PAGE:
let multipart_form = match MultipartFormData::parse(&ct, data, options) {
            Ok(m) => m,
            Err(e) => {
                return Failure((Status::BadRequest, MultipartError::new(format!("{:?}", e))))
        // check if the form has the json field `data`
        let post_json_part = match multipart_form.texts.get("data") {
            Some(post_json_part) => post_json_part,
            _ => {
                return Failure((
                    MultipartError::new(format!("Missing field 'data'")),
        // check if the form has the avatar image
        let image_part: &RawField = match multipart_form.raw.get("avatar") {
            Some(image_part) => image_part,
            _ => {
                return Failure((
                    MultipartError::new(format!("Missing field 'avatar'")),
        // verify only the data we want is being passed, one text field and one binary
        match post_json_part {
            TextField::Single(text) => {
                let json_string = &text.text.replace('\'', "\"");
                post_obj = match serde_json::from_str::<User>(json_string) {
                    Ok(insert) => insert,
                    Err(e) => {
                        return Failure((
                            MultipartError::new(format!("{:?}", e)),
            TextField::Multiple(_text) => {
                return Failure((
                    MultipartError::new(format!("Extra text fields supplied")),
        match image_part {
            RawField::Single(raw) => {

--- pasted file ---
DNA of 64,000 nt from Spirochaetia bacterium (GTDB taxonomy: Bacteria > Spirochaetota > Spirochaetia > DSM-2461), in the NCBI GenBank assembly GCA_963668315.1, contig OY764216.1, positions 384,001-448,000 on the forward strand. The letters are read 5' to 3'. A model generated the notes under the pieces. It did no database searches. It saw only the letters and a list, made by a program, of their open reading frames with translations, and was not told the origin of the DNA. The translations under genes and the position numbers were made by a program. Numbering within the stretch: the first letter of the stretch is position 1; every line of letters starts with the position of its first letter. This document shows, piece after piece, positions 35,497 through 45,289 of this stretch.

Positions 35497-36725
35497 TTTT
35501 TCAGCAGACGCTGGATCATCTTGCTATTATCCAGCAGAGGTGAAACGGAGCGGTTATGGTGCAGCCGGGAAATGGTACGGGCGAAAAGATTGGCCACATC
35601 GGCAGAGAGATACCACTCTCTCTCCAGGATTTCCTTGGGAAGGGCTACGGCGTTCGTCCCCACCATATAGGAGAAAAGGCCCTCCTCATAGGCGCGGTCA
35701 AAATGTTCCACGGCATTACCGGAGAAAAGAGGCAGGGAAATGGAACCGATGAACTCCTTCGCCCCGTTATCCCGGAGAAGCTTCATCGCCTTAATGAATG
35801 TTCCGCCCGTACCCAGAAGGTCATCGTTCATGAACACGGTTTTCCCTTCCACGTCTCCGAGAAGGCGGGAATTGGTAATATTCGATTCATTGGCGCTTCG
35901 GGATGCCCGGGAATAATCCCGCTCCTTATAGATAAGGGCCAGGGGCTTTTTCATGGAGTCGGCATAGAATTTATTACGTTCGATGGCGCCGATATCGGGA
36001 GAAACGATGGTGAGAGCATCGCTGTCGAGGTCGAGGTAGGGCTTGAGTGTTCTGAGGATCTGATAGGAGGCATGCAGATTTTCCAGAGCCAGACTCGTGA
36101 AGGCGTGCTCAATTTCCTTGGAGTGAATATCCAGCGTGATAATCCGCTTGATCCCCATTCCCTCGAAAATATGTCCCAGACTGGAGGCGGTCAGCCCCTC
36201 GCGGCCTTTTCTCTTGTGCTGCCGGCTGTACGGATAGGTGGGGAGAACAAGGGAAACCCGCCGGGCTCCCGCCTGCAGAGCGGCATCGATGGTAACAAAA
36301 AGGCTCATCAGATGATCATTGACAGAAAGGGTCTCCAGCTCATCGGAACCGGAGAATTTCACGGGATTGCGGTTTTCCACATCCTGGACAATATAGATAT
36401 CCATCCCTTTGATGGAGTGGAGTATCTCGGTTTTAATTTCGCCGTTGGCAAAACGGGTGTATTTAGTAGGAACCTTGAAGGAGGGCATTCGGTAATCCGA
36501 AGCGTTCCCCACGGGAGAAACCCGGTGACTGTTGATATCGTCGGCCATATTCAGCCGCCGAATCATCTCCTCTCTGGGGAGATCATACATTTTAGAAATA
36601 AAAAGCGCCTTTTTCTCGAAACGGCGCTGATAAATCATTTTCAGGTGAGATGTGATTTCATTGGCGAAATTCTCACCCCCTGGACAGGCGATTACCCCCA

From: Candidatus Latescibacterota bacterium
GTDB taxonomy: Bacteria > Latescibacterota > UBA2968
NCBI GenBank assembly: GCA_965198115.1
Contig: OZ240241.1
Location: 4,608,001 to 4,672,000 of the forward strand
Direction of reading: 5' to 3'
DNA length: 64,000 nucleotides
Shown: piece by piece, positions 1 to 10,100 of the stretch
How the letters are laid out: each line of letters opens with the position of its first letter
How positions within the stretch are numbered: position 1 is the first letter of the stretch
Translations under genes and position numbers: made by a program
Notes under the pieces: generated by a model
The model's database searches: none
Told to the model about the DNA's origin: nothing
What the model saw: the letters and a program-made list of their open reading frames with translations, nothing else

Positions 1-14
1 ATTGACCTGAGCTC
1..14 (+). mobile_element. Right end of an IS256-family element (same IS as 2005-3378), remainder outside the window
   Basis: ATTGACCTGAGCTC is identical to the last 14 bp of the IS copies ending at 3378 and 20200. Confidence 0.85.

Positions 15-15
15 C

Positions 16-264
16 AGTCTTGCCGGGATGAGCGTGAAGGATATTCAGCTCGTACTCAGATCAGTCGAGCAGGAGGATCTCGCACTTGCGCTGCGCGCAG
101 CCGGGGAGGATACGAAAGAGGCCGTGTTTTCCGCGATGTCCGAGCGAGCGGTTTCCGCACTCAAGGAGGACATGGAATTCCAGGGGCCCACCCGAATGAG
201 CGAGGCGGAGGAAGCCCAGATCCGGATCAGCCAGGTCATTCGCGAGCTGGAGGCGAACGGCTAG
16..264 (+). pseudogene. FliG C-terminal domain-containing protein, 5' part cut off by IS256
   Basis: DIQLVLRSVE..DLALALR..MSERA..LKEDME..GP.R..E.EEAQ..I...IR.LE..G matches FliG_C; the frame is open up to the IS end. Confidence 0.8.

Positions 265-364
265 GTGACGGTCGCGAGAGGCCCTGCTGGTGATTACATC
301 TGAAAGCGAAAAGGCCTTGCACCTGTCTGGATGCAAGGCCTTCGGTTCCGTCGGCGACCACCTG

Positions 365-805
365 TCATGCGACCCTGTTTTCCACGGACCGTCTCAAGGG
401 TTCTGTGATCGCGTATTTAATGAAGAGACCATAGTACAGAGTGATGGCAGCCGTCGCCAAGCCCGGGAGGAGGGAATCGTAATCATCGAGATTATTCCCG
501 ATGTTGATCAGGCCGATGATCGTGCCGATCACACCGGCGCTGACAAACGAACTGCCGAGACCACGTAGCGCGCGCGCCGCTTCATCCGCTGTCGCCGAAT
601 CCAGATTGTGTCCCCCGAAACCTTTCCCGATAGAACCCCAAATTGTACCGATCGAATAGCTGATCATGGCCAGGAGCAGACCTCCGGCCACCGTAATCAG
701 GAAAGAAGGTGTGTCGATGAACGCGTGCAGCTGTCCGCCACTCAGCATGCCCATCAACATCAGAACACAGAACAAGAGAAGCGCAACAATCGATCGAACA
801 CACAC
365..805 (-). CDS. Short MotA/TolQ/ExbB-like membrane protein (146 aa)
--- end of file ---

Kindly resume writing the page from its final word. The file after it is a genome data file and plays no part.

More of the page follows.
image_bytes = raw.raw.clone();
            RawField::Multiple(_raw) => {
                return Failure((
                    MultipartError::new(format!("Extra image fields supplied")),
        Success(NewUser {
            user: post_obj,
            avatar: image_bytes,

This is a lot of code, but it's actually fairly simple. All we do is verify the various parts of the form data, and return a relevant error message if something goes wrong. If you were verifying a more complex request, you'd just need to add additional match statements for each field supplied once.

Finishing Up

Finally we can implement a route that takes in a NewUser multipart form! Open up src/ and replace its contents with the below code:

#![feature(proc_macro_hygiene, decl_macro)]
extern crate serde;
extern crate rocket;
extern crate rocket_multipart_form_data;

mod middleware;
use crate::middleware::MultipartError;
use crate::middleware::NewUser;

type Result<T> = std::result::Result<T, MultipartError>;

// create a route called create_user that expects a NewUser or an error.
// If the post was successful, print off the user's information, otherwise
// print off the error message.
#[post("/create_user", data = "<multipart>")]
fn new_user(multipart: Result<NewUser>) -> String {
    match multipart {
        Ok(m) => format!("Hello, {} year old named {}!", m.user.age,,
        Err(e) => format!("Error: {}", e.reason),

fn main() {
    // this launches the webserver with the above route mounted on /.
    // To access it go to localhost:8000/create_user once launched
    rocket::ignite().mount("/", routes![new_user]).launch();

Testing our code

See how easy that was? We now have an error-proof route that takes in a multipart form, with no messy code. Since this is a simple tutorial, I won't show how to make a frontend where you can submit / view / manage users, instead we can test out this code with good old curl. First launch the server with cargo run. You should see some output showing where the route is mounted and how to access it. By default it should be localhost:8000/create_user. If for some reason its different, just replace the references in the curl command. You'll also want to replace demo.png with some png file on your system.

curl -X POST "localhost:8000/create_user" -H  "accept: */*" -H  \
"Content-Type: multipart/form-data" \
-F data="{'name': 'kristopher', 'age': 25}" -F "avatar=@demo.png;type=image/png"

If everything went well, you should see Hello, 25 year old named kristopher!. Experiment to see how you can break it! What happens when you leave out the name field in the JSON? How about when one of the multipart fields is left out entirely?

source code